It’s not often you get an invitation to go abroad in the call of duty. Or not for Shelter Scotland anyway. So I was somewhat surprised and delighted, to be invited to take part in a Right to Housing Symposium in Toronto, Canada.
In some ways I shouldn’t have been surprised that we were invited at all. The United Kingdom generally, and Scotland specifically, has some of the most progressive housing and homelessness legislation in the world. In the run up to meeting the ‘2012 Commitment’ I’ve probably written that sentence over a hundred times, but hadn’t fully appreciated what that meant until I arrived in Canada.
So last week I jetted off to Toronto armed with slides, stats, leaflets and plenty of room in my case for maple syrup. My three day trip was jammed packed with 4 speaking engagements across the city. From a 3hr seminar at Osgoode law school to students studying the interestingly titled ‘poverty law’– to a national conference on strategies to further the campaign to achieve a right to housing in Canada.
The radically different context was immediately apparent. I spend a lot of my time speaking to a familiar and well-versed group of housing/government professionals. While there are often robust discussions on policy and practice, on the whole there is a fundamental agreement on the ‘big stuff’. By ‘big stuff’ I mean: the importance and need for social housing, the need to preserve the welfare state (even though the Westminster Government didn’t get the memo) and the notion that some people, through no fault of their own, are having a pretty bad time and need support to get through it. I suppose that boils down to a collective sense of social justice that is simply not the norm across the globe and certainly it is struggling to prevail in Canada.
So I needed to unpick some of the things I planned to say. Impossible to convey the significance of our Banish the Bedroom Tax Monster campaign without first explaining the role of social housing in Scotland (24% to Canada’s 4%) or the role of housing benefit in responding to homelessness because the social security structure is just not the same in Canada or across North America. With at least 200,000 Canadians experiencing homelessness each year and 30,000 sleeping rough or in emergency shelters every night, the homelessness challenge is huge.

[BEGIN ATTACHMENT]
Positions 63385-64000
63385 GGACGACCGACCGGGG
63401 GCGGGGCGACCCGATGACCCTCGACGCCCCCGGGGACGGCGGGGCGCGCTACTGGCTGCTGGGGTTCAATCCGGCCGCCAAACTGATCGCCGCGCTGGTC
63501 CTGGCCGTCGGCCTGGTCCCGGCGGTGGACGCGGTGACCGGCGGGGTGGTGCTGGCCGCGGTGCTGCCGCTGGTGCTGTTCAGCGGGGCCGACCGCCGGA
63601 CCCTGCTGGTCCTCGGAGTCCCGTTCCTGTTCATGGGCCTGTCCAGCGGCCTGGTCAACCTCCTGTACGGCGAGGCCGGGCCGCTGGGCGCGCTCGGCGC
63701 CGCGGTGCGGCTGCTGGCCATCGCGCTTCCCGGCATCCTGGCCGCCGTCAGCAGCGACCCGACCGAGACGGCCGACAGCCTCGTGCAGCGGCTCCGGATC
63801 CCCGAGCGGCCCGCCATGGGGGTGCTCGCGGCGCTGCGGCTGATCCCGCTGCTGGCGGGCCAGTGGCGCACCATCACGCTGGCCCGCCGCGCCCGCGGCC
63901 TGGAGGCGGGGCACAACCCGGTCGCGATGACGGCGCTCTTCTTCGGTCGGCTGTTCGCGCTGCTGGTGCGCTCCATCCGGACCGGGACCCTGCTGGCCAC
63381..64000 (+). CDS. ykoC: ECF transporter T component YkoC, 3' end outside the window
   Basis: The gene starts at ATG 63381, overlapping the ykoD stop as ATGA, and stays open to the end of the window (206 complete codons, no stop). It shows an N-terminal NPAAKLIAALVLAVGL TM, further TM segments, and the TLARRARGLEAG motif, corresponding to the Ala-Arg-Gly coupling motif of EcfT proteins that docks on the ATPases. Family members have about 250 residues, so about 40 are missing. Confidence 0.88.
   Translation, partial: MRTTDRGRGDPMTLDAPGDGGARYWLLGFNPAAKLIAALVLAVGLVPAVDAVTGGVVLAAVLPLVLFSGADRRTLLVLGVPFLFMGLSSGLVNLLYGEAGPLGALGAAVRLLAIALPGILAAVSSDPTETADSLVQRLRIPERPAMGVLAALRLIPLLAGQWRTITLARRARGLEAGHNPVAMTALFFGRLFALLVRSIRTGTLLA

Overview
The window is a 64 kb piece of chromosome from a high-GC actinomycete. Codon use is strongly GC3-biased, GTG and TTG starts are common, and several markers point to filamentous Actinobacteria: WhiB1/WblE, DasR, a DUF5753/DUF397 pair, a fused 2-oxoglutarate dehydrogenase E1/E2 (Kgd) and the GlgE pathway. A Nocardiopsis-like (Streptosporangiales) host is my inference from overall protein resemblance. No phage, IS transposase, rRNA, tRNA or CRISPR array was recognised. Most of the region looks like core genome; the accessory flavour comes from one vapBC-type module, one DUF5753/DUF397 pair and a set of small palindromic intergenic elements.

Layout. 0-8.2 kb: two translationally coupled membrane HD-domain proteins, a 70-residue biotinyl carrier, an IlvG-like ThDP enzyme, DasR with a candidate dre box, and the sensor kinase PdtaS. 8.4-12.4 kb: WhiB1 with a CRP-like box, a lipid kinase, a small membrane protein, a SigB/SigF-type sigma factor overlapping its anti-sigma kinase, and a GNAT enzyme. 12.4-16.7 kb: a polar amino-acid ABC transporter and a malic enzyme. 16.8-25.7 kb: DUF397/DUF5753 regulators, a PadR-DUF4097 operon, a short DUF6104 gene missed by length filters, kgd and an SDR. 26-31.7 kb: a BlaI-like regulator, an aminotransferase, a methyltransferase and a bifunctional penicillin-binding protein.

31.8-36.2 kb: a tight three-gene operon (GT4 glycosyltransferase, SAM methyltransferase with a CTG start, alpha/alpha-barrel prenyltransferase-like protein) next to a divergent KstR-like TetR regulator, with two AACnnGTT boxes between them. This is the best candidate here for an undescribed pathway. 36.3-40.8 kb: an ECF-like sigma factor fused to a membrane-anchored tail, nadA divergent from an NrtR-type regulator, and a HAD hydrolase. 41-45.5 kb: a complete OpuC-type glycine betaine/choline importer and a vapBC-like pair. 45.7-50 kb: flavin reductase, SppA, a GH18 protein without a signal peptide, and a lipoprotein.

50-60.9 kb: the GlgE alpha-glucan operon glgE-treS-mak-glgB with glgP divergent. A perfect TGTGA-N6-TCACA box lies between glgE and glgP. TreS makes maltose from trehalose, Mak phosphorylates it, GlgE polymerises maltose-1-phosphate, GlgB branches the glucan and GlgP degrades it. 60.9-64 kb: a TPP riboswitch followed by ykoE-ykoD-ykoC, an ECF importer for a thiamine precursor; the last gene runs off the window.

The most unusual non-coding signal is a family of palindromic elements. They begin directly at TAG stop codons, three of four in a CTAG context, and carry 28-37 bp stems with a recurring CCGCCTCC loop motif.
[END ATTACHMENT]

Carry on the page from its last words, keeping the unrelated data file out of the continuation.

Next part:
While there are some similarities: massive health inequalities, inadequate housing supply, a government increasingly to the right of centre… there are also colossal differences. Our opposite numbers in Toronto aren’t fighting for improved housing conditions, tenure length or access to quality housing support, they have a more fundamental challenge of getting the Canadian government and courts to recognise a basic right to housing. It was eye-opening to see Canadian colleagues articulating their challenge in terms of supply of hostel beds, street deaths and a violation of human rights.
I shared a platform with speakers and experts from a range of countries including France, South Africa, India and the USA. Quite a mixed bunch and a fascinating discussion about housing rights (and wrongs) around the world. The former UN Special Rapporteur for adequate housing, Miloon Kothari gave insights from his globe-trotting and work alongside some of the most marginalised peoples across the world and the role of class, race and culture in providing the right housing solutions for different people.
So, much food for thought.
And what was my contribution? Well, explaining the way we work, how we evidence and write policy and how it feeds into campaigning and influencing work. How we work with other stakeholders and where we have had the most, and the least, success.
This was juxtaposed against my fellow speaker at all 4 events – the very excellent Rob Robinson from New York. Formerly homeless, Rob is a radical activist who works with the ‘Take Back the Land’ movement – essentially breaking into private properties that have been repossessed, cleaning them up, repairing them and installing local homeless households in them. This was just one of many examples where people feel so excluded and marginalised by the political process (both in the US and Canada) that instead of seeking to affect change through established legal or political channels, they are compelled to engage in direct action and take to the street.
If anything I was left with a feeling that we work in a far more benign environment. And very thankful for it.
Of course it’s not a bed of roses in the UK just now. No blog is complete these days without a mention of the dreaded welfare reforms….and we are right to be dismayed and concerned about the significant weakening of the welfare state. If the Coalition government continues with this series of cuts/breaks and reforms which reward the rich and penalise and demonise the poor, then perhaps we’ll have to radicalise and take to the streets.
But we’re not there yet. At the moment we can achieve more for homeless households and those struggling with welfare reform from inside the tent than by picketing outside it. I think what is most important is what you change however you go about it.
The phrase ‘justice not charity’ was used a lot while I was in Toronto. Well thank god we’ve got a pretty decent version of both. For now.
Fiona King, Senior Policy Officer, Shelter Scotland